US / 60 minutes / bw / Monogram Dir: Phil Karlson Pr: Joe Kaufman Scr: George Callahan Story: Stories in Shadow Magazine based on characters created by Walter B. Gibson Cine: William Sickner Cast: Kane Richmond, Barbara Reed (i.e., Barbara Read), George Chandler, James Flavin, Pierre Watkin, Dorothea Kent, James Cardwell, Claire Carleton, Jack Overman, Jo Carroll Dennison, Frances Robinson, Almira Sessions, Nora Cecil, George Lewis, Dewey Robinson, Anthony Warde, Bert Roach, George Lessey, Douglas Wood.
The third and mercifully the last of Monogram’s series of The Shadow B-features. Surprise, surprise, but The Shadow/Lamont Cranston (Richmond) finds himself accused of murders he didn’t commit—although, as Lamont himself points out, there’s a variation in the formula: last time, in Behind the Mask (1946), Lamont had to clear The Shadow of murders he didn’t commit; this time The Shadow has to clear Lamont.
Barbara Read as Margo (left) and Dorothea Kent as Jennie
Wealthy collector James Douglas (Lessey) is murdered in his home and a valuable statuette, the Jade Lady, is stolen. The obvious culprit, so far as we viewers are concerned, is hoodlum Ox Walsh (Overman), whose enmity Continue reading
Well, baddish . . .
US / 65 minutes / bw / Universal Dir: Hobart Henley Pr: Carl Laemmle Jr Scr: Edwin Knopf, Tom Reed, Raymond L. Schrock Story: The Flirt (1913) by Booth Tarkington Cine: Karl Freund Cast: Conrad Nagel, Sidney Fox, Bette Davis, Humphrey Bogart, Charles Winninger, Emma Dunn, ZaSu Pitts, “Slim” Summerville, Bert Roach, David Durand, Helene Chadwick.
This was the third time Booth Tarkington’s novel The Flirt had been brought to the screen—the precursors had been
- The Flirt (1916) dir Phillips Smalley, with Lois Weber, Marie Walcamp, Grace Benham and Juan de la Cruz, and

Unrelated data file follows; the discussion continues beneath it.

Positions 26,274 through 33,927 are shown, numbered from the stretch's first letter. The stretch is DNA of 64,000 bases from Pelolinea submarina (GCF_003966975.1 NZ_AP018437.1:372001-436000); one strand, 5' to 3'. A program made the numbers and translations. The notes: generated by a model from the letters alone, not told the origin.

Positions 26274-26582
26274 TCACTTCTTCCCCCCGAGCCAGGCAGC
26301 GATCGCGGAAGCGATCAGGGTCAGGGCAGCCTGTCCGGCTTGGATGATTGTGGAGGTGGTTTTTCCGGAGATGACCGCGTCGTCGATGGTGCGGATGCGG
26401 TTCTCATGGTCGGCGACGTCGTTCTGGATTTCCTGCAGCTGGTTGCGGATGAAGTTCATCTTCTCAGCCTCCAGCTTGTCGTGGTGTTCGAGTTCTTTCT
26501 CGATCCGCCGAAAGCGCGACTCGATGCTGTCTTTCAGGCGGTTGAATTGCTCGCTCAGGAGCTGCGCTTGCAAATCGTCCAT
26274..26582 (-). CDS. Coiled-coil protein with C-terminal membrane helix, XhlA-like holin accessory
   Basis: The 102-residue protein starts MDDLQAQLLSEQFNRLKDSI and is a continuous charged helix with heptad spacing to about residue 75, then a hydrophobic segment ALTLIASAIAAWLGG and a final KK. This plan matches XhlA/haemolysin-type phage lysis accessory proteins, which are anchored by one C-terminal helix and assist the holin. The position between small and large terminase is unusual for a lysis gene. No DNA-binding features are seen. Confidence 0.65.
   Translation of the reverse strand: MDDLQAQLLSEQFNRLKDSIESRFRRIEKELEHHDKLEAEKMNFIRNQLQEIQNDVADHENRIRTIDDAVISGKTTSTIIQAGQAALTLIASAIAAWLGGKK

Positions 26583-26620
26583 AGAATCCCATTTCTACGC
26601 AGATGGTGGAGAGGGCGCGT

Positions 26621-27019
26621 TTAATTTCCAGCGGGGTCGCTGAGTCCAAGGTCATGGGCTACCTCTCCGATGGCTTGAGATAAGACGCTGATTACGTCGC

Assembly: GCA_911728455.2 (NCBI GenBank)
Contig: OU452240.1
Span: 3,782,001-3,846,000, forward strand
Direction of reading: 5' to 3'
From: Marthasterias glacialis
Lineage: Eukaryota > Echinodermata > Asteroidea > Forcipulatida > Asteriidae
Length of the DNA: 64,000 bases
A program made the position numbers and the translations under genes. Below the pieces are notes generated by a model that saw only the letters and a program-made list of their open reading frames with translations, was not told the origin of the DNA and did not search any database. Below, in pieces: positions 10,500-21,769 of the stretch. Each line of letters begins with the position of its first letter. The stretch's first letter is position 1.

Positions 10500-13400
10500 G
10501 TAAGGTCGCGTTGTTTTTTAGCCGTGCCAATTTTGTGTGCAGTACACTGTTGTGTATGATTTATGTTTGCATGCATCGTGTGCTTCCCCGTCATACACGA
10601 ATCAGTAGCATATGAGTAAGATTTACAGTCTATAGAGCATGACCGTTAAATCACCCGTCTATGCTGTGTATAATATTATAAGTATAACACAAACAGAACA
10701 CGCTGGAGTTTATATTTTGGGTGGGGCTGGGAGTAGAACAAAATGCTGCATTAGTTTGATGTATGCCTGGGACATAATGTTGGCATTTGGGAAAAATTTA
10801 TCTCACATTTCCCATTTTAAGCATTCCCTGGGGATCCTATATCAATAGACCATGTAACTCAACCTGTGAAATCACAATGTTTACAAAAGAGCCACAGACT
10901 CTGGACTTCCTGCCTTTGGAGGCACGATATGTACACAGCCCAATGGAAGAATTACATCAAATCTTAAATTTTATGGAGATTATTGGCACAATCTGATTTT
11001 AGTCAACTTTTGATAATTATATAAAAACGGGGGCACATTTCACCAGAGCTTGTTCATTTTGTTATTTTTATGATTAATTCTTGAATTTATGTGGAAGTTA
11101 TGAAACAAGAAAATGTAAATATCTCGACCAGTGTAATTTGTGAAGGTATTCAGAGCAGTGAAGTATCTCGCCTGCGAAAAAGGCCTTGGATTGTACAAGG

- The Flirt (1922) dir Hobart Henley (who also directed The Bad Sister), with Eileen Percy, Helen Jerome Eddy and Lloyd Whitlock.
The movie has many great strengths and a few weaknesses, but really The Bad Sister is one of those pieces whose significance goes far beyond the artistic creation itself. Here we have the first screen role for Bette Davis and an early screen role for Humphrey Bogart, and it could so easily have been the last screen role for both. It was also the first screen role for poor Sidney Fox, the Star Who Never Was.
Sidney Fox as Marianne.
In Council City, Ohio, realtor John Madison (Winninger) is respected throughout the community as a man of utmost probity. With his wife (Dunn) he has raised three daughters: Amy (Chadwick), now married to plumber Sam (Summerville), vivacious, “highly strung” Marianne (Fox) and the drabber Laura (Davis). Much younger is son Hedrick (Durand). Rounding out the household is the long-suffering maid, Minnie (Pitts).
Although her parents cannot see this, Marianne is a Continue reading
US / 61 minutes / bw / Tower Dir: Christy Cabanne Pr: Sig Neufeld Scr: Barry Barringer, F. Hugh Herbert Story: Sam Mintz Cine: Harry Forbes Cast: Marian Marsh, Kenneth Thomson, Joan Marsh, Bert Roach, Lita Chevret, Allan Vincent, Richard Tucker, Arthur Hoyt, Florence Roberts, Charlotte Merriam, Bryant Washburn Jr.
Terry Cummings (Marian Marsh), working at the cigar counter in the Cortez Hotel lobby, has been living in the Big City—New York, in this instance—for long enough to know that men, young and old, rich and poor, want Just One Thing. She’s tried to inculcate the same wariness in her kid sister Betty (Joan Marsh), who’s recently arrived from the country to live with her, but to no avail: Betty has fallen hook, line and proverbial for garage mechanic Roy Andrews (Washburn).
Terry’s right about most of the men she meets: as soon as they set eyes on her they develop extra hands. She uses them for the gifts they give her—groceries, nights out—then fobs them off easily when they try to go further. She’s invented a sick old grandmother with whom she supposedly lives as a means of quenching the passions of those who suggest going back to her place.
Alan Preston (Kenneth Thomson) sees the two Cummings sisters, Terry (Marian Marsh) and Betty (Joan Marsh), side by side for the first time.
One night Terry arrives home with playboy Alan Preston (Thomson) and they run into Betty. Preston positively drools over Betty, who has the aura of being an order of magnitude more virginal than Continue reading